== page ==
Well, I've seen a lot of comments come through my feed over the last few days about Hugh Hefner. Some about how four generations of 13-year-old boys owe him a debt they can never repay, some about how he contributed to the moral degradation of our country, some about how he managed to die on Hump Day. I think the reality of Hugh Hefner and the changes he brought to society are a little more nuanced and complicated than a simple black and white “good vs evil” assessment.
Yes...he did help to bring sex out into the open. He helped make us able to talk about it openly, to admit that we enjoyed it. To admit that we (women as well as men) wanted it. He helped us to be able to joke about it in “polite company.” And yes, he gave many 13-year-old boys their first look at a naked girl who wasn’t their sister, and was much better built. He helped us to get out of the era of sexual repression that we had been in for way too long.
And that’s a genie that needed to be let out of the bottle.
Now...if you believe in sexual repression, then you obviously think that he was the personification of evil. But if you don’t believe in it, then things look a little different.
Did he help glorify the objectification of women? I don't know. Don’t we all objectify each other? I’ve taught high school girls, I’ve read Redbook and Cosmo, and I’ll tell you that there’s enough objectification going on by everyone on both sides of the fence. It’s what humans do as sexual creatures.
The difference here is that men tend to be a lot more visual than women. When a group of investors tried to put out a women’s magazine with photos of naked men, they found that women weren’t their biggest customers...but gay men were.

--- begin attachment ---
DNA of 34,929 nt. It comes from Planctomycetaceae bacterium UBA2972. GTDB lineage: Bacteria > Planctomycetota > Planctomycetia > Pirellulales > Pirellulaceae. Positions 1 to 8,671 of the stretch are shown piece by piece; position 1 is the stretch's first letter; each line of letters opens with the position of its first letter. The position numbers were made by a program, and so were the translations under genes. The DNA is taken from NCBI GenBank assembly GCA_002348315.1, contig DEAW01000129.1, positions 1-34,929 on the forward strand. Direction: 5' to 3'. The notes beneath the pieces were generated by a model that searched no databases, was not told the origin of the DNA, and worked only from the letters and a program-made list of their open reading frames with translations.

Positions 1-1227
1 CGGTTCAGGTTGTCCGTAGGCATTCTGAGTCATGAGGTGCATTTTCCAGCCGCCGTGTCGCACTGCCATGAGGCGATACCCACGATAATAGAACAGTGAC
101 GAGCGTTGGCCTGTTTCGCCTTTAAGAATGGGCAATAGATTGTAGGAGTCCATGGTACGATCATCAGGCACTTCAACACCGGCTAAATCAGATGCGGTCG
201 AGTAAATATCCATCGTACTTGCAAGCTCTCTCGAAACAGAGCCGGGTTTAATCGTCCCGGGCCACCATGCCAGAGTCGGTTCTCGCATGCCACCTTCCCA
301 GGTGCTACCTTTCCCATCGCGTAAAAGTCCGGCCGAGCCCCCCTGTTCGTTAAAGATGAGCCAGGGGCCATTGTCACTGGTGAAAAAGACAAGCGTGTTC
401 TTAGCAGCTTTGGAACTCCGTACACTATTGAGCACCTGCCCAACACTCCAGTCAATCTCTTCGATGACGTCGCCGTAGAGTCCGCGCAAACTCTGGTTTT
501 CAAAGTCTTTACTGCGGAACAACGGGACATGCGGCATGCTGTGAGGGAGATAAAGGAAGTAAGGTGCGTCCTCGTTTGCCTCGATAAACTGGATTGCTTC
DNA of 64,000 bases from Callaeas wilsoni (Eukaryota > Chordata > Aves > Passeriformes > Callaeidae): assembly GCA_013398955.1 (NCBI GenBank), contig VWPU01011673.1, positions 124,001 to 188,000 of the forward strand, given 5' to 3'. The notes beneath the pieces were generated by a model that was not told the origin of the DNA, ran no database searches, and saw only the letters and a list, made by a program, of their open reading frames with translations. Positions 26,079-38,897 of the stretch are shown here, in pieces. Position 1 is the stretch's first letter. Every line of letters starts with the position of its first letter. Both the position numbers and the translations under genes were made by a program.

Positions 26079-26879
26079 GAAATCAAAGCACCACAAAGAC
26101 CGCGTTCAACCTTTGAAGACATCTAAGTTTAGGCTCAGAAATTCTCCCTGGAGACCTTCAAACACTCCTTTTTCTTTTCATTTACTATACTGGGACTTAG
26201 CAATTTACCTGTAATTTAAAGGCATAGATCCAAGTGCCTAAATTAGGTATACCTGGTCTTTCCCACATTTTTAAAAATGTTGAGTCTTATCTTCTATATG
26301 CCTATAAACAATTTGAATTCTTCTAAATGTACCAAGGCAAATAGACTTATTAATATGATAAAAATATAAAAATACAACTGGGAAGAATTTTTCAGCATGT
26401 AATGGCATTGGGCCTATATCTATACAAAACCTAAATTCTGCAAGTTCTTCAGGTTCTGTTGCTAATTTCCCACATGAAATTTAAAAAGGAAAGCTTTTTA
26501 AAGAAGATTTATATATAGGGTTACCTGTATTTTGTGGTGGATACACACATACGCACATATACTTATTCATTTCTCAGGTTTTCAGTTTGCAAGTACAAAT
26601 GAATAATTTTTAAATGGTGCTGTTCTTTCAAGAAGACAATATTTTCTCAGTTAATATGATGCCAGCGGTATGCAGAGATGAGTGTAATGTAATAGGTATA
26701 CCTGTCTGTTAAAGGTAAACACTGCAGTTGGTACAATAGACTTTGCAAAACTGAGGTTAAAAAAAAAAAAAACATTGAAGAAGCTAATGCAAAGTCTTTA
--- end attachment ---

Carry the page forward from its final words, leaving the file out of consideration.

Seems that’s just the way we’re wired.
And I’ll let you in on a little secret...in my adolescent/young adult days, when I’d look at the pictures in Playboy, my first thoughts weren't “Nice tits, I’d like to f*** her”, although that was a close second. My first thought was, “She seems really nice. I wonder if she’d like me.”
You see...the genius of Hefner and Playboy from my perspective at that age was that he presented the women there as people with personalities, people with interests, people who you might want to get to know better...and then maybe sleep with...because it seemed like you'd both enjoy it. (And let’s hear it for my personal favorite from back in the day, Barbi Benton).
Those other magazines weren’t as classy as Playboy. They weren’t about getting to know…and maybe sleep with…the girl next door. They were about body parts and kinkiness. Does anyone remember that Playboy was first offered the infamous Vanessa Williams photos, and turned them down? He was not in the business of ruining people’s reputations for a quick buck…and especially not for the kind of pictures those were. Unfortunately, someone else across town was. Ah...if only Hef had bought the photos when he had the opportunity, and just sat on them...
But in the end, Hef was a victim of his own publicity. As he got older, he couldn’t seem to let go of the idea of himself as the stud able to surround himself with beautiful young women. He didn’t get that while it might seem cool to be seen with a hot 24-year-old at age 48, at age 84 most of us…most of us guys…were going “Eew…she could be your grand-daughter!” He didn't understand the “Eew Equation” of half your age, plus 7. It’s as if, having let the genie out of the bottle, he let it take him over. He couldn’t just quietly step back at age 69 and say, “You know, I’m really too old for this now.” He didn’t understand that there can be too much of a good thing, and became a caricature of himself…a garish caricature of himself.
Hugh Hefner is dead. And like so many of us, he was a mixed bag…who also gave us a mixed bag.